Why kettlebell swings are a sedentary person’s best friend

Why kettlebell swings are a sedentary person’s best friend   teaser image
Like squats, the humble kettlebell swing is one of those superhero exercises that targets a bunch of important muscles – and can be a powerful weapon for those trying to counteract the harmful effects of a sedentary lifestyle.

Kettlebell swings provide a whole-body workout that can improve your overall balance, strength, cardio and mobility, all while helping burn those extra kilojoules.

Why are kettlebell swings so effective for sedentary people?

Why? Because the kettlebell swing does double duty as a fat-burning and strength-building routine – working up to 600 muscles at a time.

Also, a sedentary lifestyle can raise your risk of obesity, depression, chronic pain, cancer, injuries, heart disease and type 2 diabetes, so any one exercise that can directly counteract the harmful effects of sitting too long throughout the day is a winner in our books.

READ MORE: Here’s why prolonged sitting at work is so bad for your health

By introducing kettlebell swings into your fitness routine, you start working the group of muscles known as the posterior chain (hamstrings, glutes and spinal erectors), which are crucial to developing a strong back and legs into old age. They’ve also been shown to boost core strength by more than 70%, while working to strengthen the muscles that shrink in those who sit for long periods of time.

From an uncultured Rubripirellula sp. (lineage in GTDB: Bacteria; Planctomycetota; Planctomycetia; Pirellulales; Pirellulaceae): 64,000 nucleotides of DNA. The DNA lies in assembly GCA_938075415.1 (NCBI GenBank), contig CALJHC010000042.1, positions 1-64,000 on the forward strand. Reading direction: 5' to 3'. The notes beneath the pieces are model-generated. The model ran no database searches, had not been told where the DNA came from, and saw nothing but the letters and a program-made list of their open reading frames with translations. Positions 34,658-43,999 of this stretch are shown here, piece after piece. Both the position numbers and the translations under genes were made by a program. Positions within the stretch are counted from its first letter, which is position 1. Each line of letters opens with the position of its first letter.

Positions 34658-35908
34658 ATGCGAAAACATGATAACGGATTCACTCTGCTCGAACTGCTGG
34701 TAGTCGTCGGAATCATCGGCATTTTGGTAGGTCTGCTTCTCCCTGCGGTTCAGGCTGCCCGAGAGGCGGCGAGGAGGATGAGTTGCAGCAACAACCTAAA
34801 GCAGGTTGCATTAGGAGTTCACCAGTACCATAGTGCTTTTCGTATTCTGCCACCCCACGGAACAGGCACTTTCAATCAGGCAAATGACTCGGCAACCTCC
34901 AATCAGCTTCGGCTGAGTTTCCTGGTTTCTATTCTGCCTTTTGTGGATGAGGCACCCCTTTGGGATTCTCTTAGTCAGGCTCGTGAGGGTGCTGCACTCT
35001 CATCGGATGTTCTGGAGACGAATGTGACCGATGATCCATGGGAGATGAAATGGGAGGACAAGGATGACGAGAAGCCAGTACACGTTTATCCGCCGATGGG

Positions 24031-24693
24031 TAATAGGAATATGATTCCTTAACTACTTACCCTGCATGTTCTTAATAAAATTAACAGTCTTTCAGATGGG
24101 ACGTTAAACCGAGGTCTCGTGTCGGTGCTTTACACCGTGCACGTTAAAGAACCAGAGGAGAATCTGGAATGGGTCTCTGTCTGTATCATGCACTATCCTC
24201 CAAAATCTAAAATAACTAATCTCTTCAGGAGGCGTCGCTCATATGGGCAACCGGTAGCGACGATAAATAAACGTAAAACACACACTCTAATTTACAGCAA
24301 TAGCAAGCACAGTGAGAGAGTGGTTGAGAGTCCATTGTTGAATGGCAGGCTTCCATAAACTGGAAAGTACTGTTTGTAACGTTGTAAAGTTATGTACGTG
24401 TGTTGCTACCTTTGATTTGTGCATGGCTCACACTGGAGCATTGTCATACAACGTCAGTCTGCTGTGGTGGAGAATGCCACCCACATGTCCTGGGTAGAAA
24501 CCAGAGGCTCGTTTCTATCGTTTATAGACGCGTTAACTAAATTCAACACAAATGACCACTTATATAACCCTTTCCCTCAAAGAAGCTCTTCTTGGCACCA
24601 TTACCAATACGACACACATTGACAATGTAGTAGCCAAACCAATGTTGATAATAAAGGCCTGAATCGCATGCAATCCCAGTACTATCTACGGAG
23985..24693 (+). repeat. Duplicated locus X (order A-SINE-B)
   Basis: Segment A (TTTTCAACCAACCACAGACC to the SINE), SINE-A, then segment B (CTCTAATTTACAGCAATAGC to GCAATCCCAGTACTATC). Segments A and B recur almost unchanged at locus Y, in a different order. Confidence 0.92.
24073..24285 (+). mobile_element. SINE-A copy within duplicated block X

Because kettlebell swings require flexion and extension at the hip, they help to lengthen the hip flexors, which tighten up when constantly sitting with the hips at a 90-degree flexed position.

How to master kettlebell swings as a beginner...

The beauty of kettlebell swings, like squats, is that you can do them anywhere, any time. All you need is a suitably sized kettlebell (lfor most people, try in the 6-8kg range) and a couple of metres of clearance in front and behind you.

To get started, here’s what to do:
  • With the kettlebell on the floor, position your feet on either side at slightly more than hip-width apart, with your toes angled slightly outward. Bend your knees a little and keep your abs engaged, drawing your belly button toward your spine.
  • As you reach for the kettlebell handle, you want to tip your torso forward, keeping your back straight if you can, while pressing your hips back
  • Breathing in as you grab the handle firmly, and with your core still engaged, you want to roll your shoulders back slightly. This will help control your swing momentum.
  • Now as you exhale, you want to drive your hips forward to rise to an upright position in one powerful movement.  Allow the kettlebell to swing forward as high as it will naturally go, usually shoulder height.
  • Inhale and swing the kettlebell back down between your legs, pressing your hips back and keeping your neck aligned with your spine, with your eyes facing forward.
  • Continue the kettlebell swings in sets of 10, remembering to keep your torso straight and to power the movement with your hips and glutes.

Need help?

If you’re keen to get started but have an existing injury, chronic pain, or a metabolic condition, some expert advice is always a great starting point.

Our team of expert and empathic Agility Rehabilitation Exercise Physiologists are here to help you move safely toward your goals.

You can contact us here, or call (08) 6162 8145